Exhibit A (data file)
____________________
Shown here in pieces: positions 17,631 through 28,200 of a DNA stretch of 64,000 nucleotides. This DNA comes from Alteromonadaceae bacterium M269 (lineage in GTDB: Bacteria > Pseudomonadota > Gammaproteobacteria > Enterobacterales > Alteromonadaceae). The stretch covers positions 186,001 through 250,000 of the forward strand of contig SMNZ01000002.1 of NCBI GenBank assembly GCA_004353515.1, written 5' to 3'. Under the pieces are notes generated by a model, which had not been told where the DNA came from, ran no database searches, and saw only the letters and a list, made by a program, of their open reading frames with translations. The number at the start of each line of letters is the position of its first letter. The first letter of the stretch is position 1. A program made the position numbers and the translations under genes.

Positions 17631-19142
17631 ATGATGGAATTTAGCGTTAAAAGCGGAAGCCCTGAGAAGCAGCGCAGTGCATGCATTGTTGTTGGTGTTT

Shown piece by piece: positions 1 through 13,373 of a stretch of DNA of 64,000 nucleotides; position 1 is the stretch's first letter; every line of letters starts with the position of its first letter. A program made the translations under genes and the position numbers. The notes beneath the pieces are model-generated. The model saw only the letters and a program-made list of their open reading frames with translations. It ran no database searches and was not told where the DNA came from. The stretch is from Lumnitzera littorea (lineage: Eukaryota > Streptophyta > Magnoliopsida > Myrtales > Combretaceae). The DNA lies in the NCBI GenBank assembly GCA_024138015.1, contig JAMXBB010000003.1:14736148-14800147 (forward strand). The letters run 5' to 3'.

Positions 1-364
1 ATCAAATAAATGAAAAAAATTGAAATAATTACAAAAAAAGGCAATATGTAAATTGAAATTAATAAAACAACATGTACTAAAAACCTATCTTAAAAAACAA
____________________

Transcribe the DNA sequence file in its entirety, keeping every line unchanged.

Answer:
Shown here in pieces: positions 17,631 through 28,200 of a DNA stretch of 64,000 nucleotides. This DNA comes from Alteromonadaceae bacterium M269 (lineage in GTDB: Bacteria > Pseudomonadota > Gammaproteobacteria > Enterobacterales > Alteromonadaceae). The stretch covers positions 186,001 through 250,000 of the forward strand of contig SMNZ01000002.1 of NCBI GenBank assembly GCA_004353515.1, written 5' to 3'. Under the pieces are notes generated by a model, which had not been told where the DNA came from, ran no database searches, and saw only the letters and a list, made by a program, of their open reading frames with translations. The number at the start of each line of letters is the position of its first letter. The first letter of the stretch is position 1. A program made the position numbers and the translations under genes.

Positions 17631-19142
17631 ATGATGGAATTTAGCGTTAAAAGCGGAAGCCCTGAGAAGCAGCGCAGTGCATGCATTGTTGTTGGTGTTT

Shown piece by piece: positions 1 through 13,373 of a stretch of DNA of 64,000 nucleotides; position 1 is the stretch's first letter; every line of letters starts with the position of its first letter. A program made the translations under genes and the position numbers. The notes beneath the pieces are model-generated. The model saw only the letters and a program-made list of their open reading frames with translations. It ran no database searches and was not told where the DNA came from. The stretch is from Lumnitzera littorea (lineage: Eukaryota > Streptophyta > Magnoliopsida > Myrtales > Combretaceae). The DNA lies in the NCBI GenBank assembly GCA_024138015.1, contig JAMXBB010000003.1:14736148-14800147 (forward strand). The letters run 5' to 3'.

Positions 1-364
1 ATCAAATAAATGAAAAAAATTGAAATAATTACAAAAAAAGGCAATATGTAAATTGAAATTAATAAAACAACATGTACTAAAAACCTATCTTAAAAAACAA